So much for saving lives by decriminalizing drugs and funding safe injection sites. That, of course, was the political and sentimental argument for creating these sites. The Economist makes this claim:
The aim was to contain open-air drug markets and combat diseases spread by dirty needles. Since then, dozens more have opened across the continent (by 2018, the Netherlands led the way with 31 sites in 25 cities). Most offer clean needles and have medical staff on hand to treat those who have overdosed on heroin with naloxone, which temporarily reduces the drug’s effect on the brain and kick-starts breathing.The Economist
As a long-time skeptic of their steady influx across our country, I read this latest news with frustration and dismay.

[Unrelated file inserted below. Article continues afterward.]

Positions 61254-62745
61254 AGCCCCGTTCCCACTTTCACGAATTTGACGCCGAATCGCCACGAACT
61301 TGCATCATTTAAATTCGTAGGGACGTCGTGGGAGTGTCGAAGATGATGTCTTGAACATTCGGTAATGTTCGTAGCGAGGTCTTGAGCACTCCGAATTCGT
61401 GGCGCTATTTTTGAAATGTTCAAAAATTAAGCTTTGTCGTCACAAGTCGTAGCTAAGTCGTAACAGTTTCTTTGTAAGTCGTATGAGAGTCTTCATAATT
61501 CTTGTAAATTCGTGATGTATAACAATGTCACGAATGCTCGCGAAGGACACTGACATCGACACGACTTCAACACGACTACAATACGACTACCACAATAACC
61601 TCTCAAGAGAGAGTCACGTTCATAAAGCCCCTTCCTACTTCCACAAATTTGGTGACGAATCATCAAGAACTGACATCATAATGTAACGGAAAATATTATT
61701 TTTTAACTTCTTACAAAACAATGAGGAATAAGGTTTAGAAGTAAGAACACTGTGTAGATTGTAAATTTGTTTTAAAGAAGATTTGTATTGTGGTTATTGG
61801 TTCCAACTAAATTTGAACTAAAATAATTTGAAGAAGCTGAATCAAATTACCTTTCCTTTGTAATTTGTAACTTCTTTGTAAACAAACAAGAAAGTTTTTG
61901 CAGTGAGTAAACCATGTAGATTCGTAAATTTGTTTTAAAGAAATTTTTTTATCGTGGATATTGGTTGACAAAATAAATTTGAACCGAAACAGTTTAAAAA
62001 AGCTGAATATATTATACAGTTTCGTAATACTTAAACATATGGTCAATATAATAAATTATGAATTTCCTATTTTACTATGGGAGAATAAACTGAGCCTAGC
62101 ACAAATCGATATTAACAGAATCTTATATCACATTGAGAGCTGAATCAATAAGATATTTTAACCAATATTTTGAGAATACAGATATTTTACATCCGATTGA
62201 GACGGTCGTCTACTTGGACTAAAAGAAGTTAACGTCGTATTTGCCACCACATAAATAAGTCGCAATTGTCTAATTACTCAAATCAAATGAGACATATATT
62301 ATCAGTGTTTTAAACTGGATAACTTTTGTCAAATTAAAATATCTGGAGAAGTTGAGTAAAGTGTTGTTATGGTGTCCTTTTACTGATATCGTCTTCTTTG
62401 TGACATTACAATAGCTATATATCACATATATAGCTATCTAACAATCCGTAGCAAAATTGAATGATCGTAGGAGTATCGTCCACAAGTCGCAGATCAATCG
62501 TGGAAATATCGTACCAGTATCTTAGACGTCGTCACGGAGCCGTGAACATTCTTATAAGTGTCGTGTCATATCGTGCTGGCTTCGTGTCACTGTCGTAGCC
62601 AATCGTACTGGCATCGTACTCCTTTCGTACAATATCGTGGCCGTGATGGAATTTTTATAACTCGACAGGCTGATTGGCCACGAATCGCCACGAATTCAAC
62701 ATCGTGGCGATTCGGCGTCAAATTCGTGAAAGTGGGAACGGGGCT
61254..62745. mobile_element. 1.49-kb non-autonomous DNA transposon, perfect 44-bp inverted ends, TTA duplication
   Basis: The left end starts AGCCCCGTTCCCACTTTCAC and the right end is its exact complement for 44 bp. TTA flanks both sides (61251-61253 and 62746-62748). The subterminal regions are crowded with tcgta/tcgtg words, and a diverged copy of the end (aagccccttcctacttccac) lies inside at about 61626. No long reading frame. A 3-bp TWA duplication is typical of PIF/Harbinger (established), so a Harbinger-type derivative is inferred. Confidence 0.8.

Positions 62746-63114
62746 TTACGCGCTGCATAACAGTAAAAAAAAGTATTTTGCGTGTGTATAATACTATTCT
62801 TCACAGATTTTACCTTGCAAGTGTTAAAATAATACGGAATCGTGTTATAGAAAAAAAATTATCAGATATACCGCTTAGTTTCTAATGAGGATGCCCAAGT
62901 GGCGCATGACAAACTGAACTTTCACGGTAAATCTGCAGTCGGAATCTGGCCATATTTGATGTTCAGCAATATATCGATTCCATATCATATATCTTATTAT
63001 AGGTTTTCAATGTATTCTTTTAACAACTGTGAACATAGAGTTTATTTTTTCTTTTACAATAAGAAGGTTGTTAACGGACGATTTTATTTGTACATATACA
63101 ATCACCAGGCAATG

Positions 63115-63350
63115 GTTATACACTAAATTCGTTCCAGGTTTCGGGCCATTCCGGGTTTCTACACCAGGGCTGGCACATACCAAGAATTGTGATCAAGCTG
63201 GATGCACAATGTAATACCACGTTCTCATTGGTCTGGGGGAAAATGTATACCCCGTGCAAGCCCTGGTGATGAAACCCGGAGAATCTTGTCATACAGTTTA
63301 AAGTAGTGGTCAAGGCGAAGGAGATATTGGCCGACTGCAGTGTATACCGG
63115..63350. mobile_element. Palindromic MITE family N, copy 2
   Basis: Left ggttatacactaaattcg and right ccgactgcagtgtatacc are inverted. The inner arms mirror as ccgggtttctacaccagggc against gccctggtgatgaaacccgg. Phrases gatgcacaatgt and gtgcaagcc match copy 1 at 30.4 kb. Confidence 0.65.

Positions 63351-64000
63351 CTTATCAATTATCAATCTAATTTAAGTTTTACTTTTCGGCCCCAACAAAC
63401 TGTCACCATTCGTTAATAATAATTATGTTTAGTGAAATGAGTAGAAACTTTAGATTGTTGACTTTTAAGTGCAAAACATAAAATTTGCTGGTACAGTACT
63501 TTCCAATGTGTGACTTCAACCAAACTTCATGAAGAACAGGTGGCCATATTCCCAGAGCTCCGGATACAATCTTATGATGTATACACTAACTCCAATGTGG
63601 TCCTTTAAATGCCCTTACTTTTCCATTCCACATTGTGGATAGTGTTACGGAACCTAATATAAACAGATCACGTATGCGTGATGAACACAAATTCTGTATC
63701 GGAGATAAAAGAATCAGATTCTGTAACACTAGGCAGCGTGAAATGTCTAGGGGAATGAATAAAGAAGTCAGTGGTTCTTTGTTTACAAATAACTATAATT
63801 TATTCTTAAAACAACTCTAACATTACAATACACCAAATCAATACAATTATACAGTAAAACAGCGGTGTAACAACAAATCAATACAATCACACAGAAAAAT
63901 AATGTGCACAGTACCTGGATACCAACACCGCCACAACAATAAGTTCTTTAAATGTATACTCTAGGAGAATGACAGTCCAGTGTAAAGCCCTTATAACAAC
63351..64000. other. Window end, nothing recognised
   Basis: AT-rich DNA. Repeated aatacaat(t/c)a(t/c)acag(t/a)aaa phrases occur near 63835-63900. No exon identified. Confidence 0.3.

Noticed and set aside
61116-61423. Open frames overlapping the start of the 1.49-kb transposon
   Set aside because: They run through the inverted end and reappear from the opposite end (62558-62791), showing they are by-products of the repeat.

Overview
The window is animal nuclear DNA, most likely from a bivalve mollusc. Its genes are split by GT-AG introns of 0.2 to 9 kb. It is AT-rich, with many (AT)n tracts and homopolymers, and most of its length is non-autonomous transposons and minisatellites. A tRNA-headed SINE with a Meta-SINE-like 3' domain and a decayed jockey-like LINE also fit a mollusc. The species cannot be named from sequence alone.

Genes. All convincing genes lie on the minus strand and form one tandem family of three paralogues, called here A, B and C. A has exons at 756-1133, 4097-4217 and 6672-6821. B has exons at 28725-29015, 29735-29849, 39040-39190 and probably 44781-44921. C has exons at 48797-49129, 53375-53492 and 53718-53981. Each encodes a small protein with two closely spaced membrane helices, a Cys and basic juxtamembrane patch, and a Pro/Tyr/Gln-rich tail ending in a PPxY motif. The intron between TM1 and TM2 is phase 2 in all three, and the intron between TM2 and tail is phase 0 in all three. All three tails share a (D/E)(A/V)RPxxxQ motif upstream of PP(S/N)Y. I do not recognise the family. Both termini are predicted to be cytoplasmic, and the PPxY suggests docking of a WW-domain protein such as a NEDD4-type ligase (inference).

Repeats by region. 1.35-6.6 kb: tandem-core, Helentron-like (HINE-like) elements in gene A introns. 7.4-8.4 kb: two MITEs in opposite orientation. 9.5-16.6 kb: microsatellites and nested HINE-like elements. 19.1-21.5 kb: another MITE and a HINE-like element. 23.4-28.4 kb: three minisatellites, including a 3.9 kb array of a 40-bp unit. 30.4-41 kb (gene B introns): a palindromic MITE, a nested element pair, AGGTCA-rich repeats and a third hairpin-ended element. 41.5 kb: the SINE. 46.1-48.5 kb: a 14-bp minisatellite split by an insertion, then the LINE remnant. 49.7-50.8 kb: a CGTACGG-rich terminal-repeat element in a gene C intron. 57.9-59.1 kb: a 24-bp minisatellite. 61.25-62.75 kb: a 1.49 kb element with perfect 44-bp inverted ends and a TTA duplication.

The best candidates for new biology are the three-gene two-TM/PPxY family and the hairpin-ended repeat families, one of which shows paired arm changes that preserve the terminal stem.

CTV News, Vancouver claims it’s not just fentanyl anymore in this article after British Columbia recently set the record for the most overdoses in one day.
Pierre Poilievevre has my support on this Twitter stance. His suggestions make much more sense than the status quo that’s obviously not very effective:
BC set the record for the most overdoses ever in a single day.— Pierre Poilievre (@PierrePoilievre) March 27, 2023
The NDP/Liberals told us that decriminalizing & funding drugs would save lives, but that has sent overdose deaths up 300% in BC.
Ban hard drugs, give addicts treatment & sue corrupt Big https://t.co/GCJKz1fpdP…
Conclusions for Safe Injection Sites
I believe by enabling addicts with (so-called) safe, supervised sites to shoot up illicit drugs, albeit with clean needles, we are instead helping them dig their own graves. Instead of fixing/treating the underlying problem (addiction), we are helping the addicted get more/remain addicted. Does that make any sense? I would much rather subsidize (with our taxes) rehabilitation and treatment centers so addicts could someday become integrated into healthy and stable contributors to our society.
Where do you stand on this issue?